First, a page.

Diablo was with his owner at O’Fallon Park Sunday afternoon when he spotted a goose and ran onto the lake after it, falling through the ice and struggling to get out.

Firefighter Demetris Alfred said the dog was in he icy waters for about 25 minutes. Firefighter Stan Baynes said the dog was clearly struggling: “He kept rolling over and submerging.”

rescue5The two firefighters managed to reach the dog, get him aboard a ladder, and pull him to shore, where owner Jason Newsome was waiting with a blanket.

After warming the dog up, he took him to a veterinarian to be checked out.

The scene was captured by St. Louis Post-Dispatch photographer J.B. Forbes.

You can see the entire slideshow here.

(Photos: J.B. Forbes / St. Louis Post-Dispatch)

D-O-Gs with OCD could help further understanding of the disorder in humans

dobermanWith all the research into how the medical issues of dogs often run parallel to our own, it’s no surprise that eight obsessive-compulsive Doberman pinschers are adding to our body of knowledge about that disorder.

A new study made use of MRI brain scans and found dogs and people with obsessive compulsive disorder (OCD) have similar brain abnormalities and share certain brain characteristics.

Three years ago, researchers found the shared gene believed responsible for flank-sucking, blanket-sucking and other compulsive behavior in Dobermans.

The new study shows what’s going on in their brains is similar — at least as an MRI sees it — to what’s going on in our’s.

“We have a lot of commonality with our best friend the dog,” said study leader Niwako Ogata, an assistant professor of animal behavior at Purdue University College of Veterinary Medicine in Indiana.

Just as elderly dogs with the canine equivalent of Alzheimer’s are being used as models to understand the degenerative disease in people, studying dogs is providing some clues into OCD, an anxiety disorder afflicting anywhere from 2 to 8 percent of Americans.

For the study, Ogata and colleagues recruited eight Doberman pinschers with CCD (canine compulsive disorder) and a control group of eight Dobermans without CCD, according to National Geographic. The team obtained MRI scans for each group and discovered that the CCD dogs had higher total brain and gray matter volumes and lower gray matter densities in certain parts of the brain. That’s similar to the structures of people brains’ with OCD.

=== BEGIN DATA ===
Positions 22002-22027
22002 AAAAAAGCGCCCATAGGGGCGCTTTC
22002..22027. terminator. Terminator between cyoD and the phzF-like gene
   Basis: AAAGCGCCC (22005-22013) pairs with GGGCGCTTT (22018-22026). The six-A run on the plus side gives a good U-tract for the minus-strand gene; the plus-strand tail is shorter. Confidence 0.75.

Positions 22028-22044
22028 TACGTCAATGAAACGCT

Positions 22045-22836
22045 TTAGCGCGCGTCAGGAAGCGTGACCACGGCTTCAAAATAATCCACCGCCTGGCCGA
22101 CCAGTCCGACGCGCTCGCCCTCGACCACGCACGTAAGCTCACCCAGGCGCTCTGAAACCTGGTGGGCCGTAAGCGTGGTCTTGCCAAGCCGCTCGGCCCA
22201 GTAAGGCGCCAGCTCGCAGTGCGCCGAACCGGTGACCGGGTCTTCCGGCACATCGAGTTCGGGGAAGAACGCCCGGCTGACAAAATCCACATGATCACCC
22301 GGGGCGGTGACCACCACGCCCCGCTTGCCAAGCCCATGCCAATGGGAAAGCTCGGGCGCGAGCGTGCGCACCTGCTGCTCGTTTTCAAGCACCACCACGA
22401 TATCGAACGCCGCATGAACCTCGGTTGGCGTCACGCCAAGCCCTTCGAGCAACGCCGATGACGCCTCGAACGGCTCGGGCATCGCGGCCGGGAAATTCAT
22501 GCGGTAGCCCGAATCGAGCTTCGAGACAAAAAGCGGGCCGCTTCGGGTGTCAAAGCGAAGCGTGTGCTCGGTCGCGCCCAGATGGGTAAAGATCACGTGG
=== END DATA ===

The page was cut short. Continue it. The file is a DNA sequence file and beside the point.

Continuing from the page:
It’s not known why both species’ brains show these features, Ogata said, but her team plans to repeat the experiment with more dogs and more breeds.

The team chose Dobermans because of the prevalence of CCD in the breed. About  28 percent of  Dobermans in the U.S. are afflicted.

People with OCD often perform the same rituals over and over again, like washing and rewashing their hands and locking and relocking doors. In dogs, common compulsive behaviors include paw-licking and tail-chasing.

Ogata, whose study was published online in April in the journal Progress in Neuro-Psychopharmacology & Biological Psychiatry, said the study provides a better idea of “”how brains develop, and when and how genes interact with [their] environment to cause some behavior problems for both humans and dogs.”

Dolphins credited with saving Doberman

Dolphins are being credited with saving a Doberman who had run away from his home on Marco Island and ended up in a Florida canal.

The dog’s owner said a neighbor fished the 11-year-old dog, named Turbo, out of the canal after being alerted by dolphins. It’s not totally clear in this this NBC2 story just how they did that, but we’ll assume it was by splashing about — as opposed to making dolphin distress calls or sending a text message.

According to the dog’s owner, Cindy Burnett, the neighbor jumped in the water after calling 9-1-1 and pulled Turbo out. By the time he was rescued, Turbo had been missing for 15 hours, she said.

Escaped Norwegian Army dog found at Dulles

qondorQondor, a Norwegian Army patrol dog who somehow escaped from his crate before a flight at Dulles International Airport and disappeared,  has been  found and reunited with his owner, the Washington Post reports.

Qondor, a 21-month-old Doberman, is a specialist in the Norwegian Army. He focuses on patrols and is being trained in explosives detection. Qondor and his handler, Captain Gunn Anita Fossli, flew into Dulles last Wednesday for a dog training course in northern Virginia, according to NBC 4.

Their original flight back to Norway was canceled because of the volcano in Iceland. On Wednesday night they were offered a new flight, Qondor was missing in action. He somehow escaped from his crate at about 10 p.m.

Airport officials drove Fossli around the 12,000 acre complex to the places Qondor was spotted Wednesday night, but the search was called off because “it was dark and the fog was coming.”

Early Thursday Qondor was found, briefly escaped again, and was recaptured again before boarding a flight home to Norway.